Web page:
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That all changed early last year in the southern province of Abyan. As Saleh tried to fend off a strong challenge to his 33-year rule from a combination of peaceful demonstrators and entire military brigades defecting, AQAP saw its chance to stake a claim for Yemeni soil. Jihadists stormed military camps and arsenals and made off with huge quantities of ammunition and military hardware, including several tanks.
These were used to seize control of towns like Zinjibar, Jaar, Shaqra and their surrounding villages. The pretext for the attacks was that Abyan was being overrun by criminal gangs that were taking advantage of lax law enforcement while Yemeni forces were caught in a standoff between pro- and anti-Saleh loyalists in Sana'a. AQAP's fighters advertised themselves as saviors, and by the summer of 2011 they were in control of much of the province.
If the jihadists were expecting a joyous welcome from the locals in Abyan, they were quickly proved wrong. While some townsfolk did embrace them--especially in the traditionally conservative bastion of Jaar--most fled for Aden, the nearest city still controlled by the government. The exodus accelerated as AQAP and its offshoot, Ansar al-Sharia, set up Taliban-style rule. "They showed themselves to be ignorant yahoos," says Gerald Feierstein, the U.S. ambassador to Yemen.
It was worse than that. Mosque attendance was made mandatory, with laggards facing a whipping. Thieves had their right hands sawed off as punishment. Those who dared to oppose the jihadists were hanged or garroted, their bodies placed on crucifixes for public display. "They started to behave like the criminal gangs themselves," says Quraish Ahmed Zakat, a schoolteacher from Zinjibar now living in Aden. "If they wanted your house, you had to leave. If you questioned them, you could be declared an enemy of Islam and killed." By the end of 2011, Zinjibar had become a ghost town, with most of its residents crowded into makeshift refugee camps in Aden.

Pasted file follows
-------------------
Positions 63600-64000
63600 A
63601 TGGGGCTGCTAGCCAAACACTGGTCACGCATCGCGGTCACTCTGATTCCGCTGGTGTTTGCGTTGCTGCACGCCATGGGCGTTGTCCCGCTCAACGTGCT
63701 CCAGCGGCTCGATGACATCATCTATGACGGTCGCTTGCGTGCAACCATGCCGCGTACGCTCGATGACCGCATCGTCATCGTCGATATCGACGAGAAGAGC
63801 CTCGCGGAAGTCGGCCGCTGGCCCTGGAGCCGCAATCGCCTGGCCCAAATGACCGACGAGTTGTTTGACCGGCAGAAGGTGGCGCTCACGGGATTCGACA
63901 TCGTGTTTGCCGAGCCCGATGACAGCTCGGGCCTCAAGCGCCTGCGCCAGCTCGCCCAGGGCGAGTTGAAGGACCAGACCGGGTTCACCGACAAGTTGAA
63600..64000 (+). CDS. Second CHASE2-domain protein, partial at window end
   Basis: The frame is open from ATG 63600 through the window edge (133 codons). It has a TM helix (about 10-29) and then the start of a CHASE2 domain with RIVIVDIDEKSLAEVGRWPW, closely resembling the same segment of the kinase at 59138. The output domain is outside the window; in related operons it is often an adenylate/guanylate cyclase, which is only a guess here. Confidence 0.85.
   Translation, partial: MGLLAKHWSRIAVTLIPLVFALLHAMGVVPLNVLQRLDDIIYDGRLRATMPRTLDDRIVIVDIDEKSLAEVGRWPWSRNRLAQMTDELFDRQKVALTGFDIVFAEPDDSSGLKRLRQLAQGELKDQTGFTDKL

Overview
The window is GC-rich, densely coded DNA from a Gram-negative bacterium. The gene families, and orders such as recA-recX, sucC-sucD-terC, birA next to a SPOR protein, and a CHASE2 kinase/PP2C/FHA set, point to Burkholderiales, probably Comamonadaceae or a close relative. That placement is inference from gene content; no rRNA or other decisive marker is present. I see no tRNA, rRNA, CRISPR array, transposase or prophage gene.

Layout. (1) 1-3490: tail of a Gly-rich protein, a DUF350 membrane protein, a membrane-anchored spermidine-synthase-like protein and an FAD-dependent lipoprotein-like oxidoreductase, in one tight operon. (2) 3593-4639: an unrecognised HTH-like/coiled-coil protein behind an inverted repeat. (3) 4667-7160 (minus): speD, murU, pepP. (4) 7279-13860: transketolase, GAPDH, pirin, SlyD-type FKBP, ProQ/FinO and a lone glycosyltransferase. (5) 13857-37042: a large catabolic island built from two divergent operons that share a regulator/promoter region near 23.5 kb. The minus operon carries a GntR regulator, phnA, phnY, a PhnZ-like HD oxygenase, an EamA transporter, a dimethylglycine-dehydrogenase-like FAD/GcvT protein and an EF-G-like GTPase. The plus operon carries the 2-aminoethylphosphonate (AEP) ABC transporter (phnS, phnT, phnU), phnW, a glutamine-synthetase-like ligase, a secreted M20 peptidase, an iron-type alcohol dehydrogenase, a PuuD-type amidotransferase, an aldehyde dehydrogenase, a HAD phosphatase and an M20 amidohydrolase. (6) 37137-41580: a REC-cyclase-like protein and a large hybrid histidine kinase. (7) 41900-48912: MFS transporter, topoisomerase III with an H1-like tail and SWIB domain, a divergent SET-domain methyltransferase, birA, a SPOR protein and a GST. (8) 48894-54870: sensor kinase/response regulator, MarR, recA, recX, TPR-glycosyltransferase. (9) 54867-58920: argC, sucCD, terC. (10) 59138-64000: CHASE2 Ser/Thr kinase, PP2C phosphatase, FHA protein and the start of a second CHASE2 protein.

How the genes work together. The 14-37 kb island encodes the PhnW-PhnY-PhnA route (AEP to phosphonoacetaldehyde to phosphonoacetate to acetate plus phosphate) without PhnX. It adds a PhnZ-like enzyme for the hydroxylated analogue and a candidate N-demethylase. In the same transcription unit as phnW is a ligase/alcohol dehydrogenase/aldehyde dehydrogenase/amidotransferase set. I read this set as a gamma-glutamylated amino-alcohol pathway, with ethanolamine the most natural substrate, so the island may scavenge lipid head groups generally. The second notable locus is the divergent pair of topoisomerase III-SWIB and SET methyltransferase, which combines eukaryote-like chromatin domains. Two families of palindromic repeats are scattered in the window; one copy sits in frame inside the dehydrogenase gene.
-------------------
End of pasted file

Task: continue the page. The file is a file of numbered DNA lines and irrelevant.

It wasn't until Saleh--who had been badly injured in an assassination attempt in June 2011 even as jihadists were infiltrating Abyan--finally gave up power after protracted negotiations that Yemen began to get serious about AQAP. Saleh was replaced by his longtime Vice President, Abdel Rabbo Mansour Hadi, who was elected in February for a two-year transitional period after the anti-Saleh parties agreed to let him stand unopposed. The new President made the liberation of Abyan, his home province, his top priority.